Everyone knows that religion’s hold on the American society is weakening. Christianity, still the religion of 78.4 percent Americans, is being practiced by 10 percent fewer Americans today than it was nine years ago. In the same period, the number of nones, people unaffiliated with any religion, has increased from 16.1 percent in 2007 to 22.8 percent in 2014. If the trend continues, we will have more atheists in the US than Christians in less than a generation. Is America becoming atheist? No.
A closer look at the Pew Survey, which came up with these numbers, reveals an interesting story. Although 22.8 percent Americans identify themselves as nones, only 1.2 percent consider themselves atheists. That leaves us with a population of more than 60 million that is neither affiliated with any religion nor atheist. What are all these people up to? I confess I don’t have an answer backed by solid number. But I do have some observations to share which are based on my own transformation from a typical choir boy into a free-thinking spiritual seeker.
I was born into a Christian family. I was typical choir boy who attended church on Sundays and was content with his life. It was much later in life that I realized there were other religious traditions, Which author Kahlil Gibran called “others paths to truth”. Being brought up in the Christian, it was difficult for me to accept this simple truth in the beginning because it seemed to contradict everything I knew. But the more I explored, the more I came to realize the extent of my error.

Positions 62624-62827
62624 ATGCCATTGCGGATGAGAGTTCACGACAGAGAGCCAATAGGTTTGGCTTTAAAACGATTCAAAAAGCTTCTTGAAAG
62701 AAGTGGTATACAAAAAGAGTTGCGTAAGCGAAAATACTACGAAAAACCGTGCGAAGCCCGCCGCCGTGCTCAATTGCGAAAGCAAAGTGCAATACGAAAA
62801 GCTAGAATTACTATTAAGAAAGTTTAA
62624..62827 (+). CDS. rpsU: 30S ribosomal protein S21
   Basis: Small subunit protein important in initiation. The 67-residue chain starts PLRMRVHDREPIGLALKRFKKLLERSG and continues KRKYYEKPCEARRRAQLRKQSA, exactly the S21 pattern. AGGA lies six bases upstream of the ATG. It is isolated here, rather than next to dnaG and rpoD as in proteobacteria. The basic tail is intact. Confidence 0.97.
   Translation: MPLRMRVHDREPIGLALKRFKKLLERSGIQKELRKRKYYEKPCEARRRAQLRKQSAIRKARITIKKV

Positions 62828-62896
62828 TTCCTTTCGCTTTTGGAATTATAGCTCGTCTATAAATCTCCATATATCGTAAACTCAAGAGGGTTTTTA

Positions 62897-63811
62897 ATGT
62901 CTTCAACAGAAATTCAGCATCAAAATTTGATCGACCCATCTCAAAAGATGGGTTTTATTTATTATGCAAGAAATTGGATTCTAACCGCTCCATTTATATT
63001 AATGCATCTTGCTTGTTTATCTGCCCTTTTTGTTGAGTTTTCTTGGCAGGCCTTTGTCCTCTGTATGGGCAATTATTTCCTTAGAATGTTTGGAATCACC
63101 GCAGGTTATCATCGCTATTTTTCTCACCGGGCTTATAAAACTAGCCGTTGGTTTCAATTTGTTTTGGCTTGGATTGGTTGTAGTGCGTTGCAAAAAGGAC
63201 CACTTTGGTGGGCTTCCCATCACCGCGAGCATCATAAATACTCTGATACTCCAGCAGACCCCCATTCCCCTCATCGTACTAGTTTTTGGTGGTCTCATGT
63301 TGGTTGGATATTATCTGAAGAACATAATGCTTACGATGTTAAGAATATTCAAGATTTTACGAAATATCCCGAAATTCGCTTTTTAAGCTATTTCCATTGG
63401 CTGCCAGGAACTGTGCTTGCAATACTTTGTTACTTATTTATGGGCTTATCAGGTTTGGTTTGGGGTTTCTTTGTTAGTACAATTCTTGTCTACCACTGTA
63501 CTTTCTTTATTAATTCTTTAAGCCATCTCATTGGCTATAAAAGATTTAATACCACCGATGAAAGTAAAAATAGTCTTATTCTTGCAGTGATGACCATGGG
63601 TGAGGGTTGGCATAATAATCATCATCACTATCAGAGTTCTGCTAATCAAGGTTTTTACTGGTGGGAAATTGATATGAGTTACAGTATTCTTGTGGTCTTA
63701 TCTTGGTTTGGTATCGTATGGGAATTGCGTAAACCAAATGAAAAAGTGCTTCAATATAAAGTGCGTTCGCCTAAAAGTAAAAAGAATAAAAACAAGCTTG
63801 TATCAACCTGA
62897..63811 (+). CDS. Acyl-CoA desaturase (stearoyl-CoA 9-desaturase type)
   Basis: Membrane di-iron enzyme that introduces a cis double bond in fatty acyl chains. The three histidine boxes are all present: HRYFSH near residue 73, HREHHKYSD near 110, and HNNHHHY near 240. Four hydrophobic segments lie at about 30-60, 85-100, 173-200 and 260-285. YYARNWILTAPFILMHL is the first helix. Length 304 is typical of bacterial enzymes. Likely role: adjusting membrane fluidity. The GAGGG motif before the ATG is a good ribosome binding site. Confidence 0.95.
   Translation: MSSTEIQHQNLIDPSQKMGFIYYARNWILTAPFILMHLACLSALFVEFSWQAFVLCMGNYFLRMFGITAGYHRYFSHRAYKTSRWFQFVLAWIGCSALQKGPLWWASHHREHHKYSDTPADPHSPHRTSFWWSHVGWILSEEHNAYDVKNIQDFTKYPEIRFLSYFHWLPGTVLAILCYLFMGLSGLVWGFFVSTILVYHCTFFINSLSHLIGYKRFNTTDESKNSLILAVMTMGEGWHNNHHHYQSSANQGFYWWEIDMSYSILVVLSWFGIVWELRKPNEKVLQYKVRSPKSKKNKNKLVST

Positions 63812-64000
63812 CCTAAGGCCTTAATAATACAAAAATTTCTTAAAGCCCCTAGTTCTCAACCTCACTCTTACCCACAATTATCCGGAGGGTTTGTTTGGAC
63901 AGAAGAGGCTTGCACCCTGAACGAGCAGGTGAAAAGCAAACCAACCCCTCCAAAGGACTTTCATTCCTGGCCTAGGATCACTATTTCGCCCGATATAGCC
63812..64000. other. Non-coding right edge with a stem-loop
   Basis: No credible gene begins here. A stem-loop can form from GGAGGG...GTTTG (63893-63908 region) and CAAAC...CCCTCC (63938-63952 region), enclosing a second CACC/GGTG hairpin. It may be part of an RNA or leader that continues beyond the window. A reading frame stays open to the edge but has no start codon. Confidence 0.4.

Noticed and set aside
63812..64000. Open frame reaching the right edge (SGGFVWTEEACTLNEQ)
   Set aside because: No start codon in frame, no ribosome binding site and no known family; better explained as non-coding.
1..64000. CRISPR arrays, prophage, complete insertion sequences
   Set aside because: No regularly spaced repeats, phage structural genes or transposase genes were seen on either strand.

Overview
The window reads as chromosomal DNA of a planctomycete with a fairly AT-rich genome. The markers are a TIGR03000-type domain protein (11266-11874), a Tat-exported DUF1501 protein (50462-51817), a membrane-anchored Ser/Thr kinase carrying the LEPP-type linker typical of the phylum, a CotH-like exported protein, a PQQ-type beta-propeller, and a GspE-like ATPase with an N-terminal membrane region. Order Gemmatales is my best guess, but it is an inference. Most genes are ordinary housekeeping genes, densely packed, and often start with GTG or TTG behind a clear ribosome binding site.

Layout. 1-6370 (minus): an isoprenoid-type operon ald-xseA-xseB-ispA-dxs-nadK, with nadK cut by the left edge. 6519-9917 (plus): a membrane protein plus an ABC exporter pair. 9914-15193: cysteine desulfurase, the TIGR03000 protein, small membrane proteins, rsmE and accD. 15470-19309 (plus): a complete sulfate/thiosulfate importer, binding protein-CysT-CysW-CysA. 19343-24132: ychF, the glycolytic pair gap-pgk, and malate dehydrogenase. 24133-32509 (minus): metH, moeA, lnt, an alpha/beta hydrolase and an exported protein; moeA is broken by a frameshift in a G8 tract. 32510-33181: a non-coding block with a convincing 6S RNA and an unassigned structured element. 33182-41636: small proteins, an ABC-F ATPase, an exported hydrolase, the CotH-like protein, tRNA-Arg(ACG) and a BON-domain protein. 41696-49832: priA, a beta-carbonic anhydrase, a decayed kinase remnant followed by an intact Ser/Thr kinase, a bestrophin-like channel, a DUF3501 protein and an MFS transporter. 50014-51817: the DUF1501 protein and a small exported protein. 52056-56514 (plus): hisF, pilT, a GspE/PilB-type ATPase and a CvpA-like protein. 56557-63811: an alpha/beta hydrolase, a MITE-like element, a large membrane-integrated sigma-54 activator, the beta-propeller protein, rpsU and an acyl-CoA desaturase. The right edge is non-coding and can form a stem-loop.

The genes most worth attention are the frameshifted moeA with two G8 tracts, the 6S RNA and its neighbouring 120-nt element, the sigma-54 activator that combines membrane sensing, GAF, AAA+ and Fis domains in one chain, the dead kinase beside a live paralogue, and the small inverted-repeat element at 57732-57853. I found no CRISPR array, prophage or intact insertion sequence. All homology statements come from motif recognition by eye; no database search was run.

Now I am can report that I explore other spiritual traditions – Buddhism, Judaism, Islam, and Hinduism among others. And that hasn’t caused me to leave my Christian community. I still consider myself a follower of the Christ; I attend church on Sundays, and I promote religious diversity in the corporate world. I can do this because now I know the essential principles of all the world’s major religious traditions are identical and I have a supportive community around me. My hunch is that the “nones” are spiritual seekers who haven’t discovered the essential truth and who lack a supportive community. Many have left organized religion but don’t identify as atheist. Here are two suggestions if you are one of them.
If you have discovered that Christianity isn’t the only way to find God, it’s easy to be demoralized. Your lack of enthusiasm is reflected in the Pew surveys. The good news is that this stage of uncertainty and inaction can be overcome.
The next logical step is to educate yourself about the essential truths of other religions and use the new knowledge to re-discover the “faith of your fathers”. It may help clear the clouds. There are two ways to begin.
You can find a teacher; one who will not judge you for having doubts and questions.
I’ve written a book, Epiphany: Finding Truth Without Losing Faith, documenting my faith journey. You can read it to avoid some of the mistakes I made on my journey and accelerate your journey to truth.
To sum up, America is becoming less religious, but not more atheist. There are still people longing for spirituality. They can share their concerns with their religious leaders for answers. And if they are interested in my journey, they can read Epiphany: Finding Truth Without Losing Faith.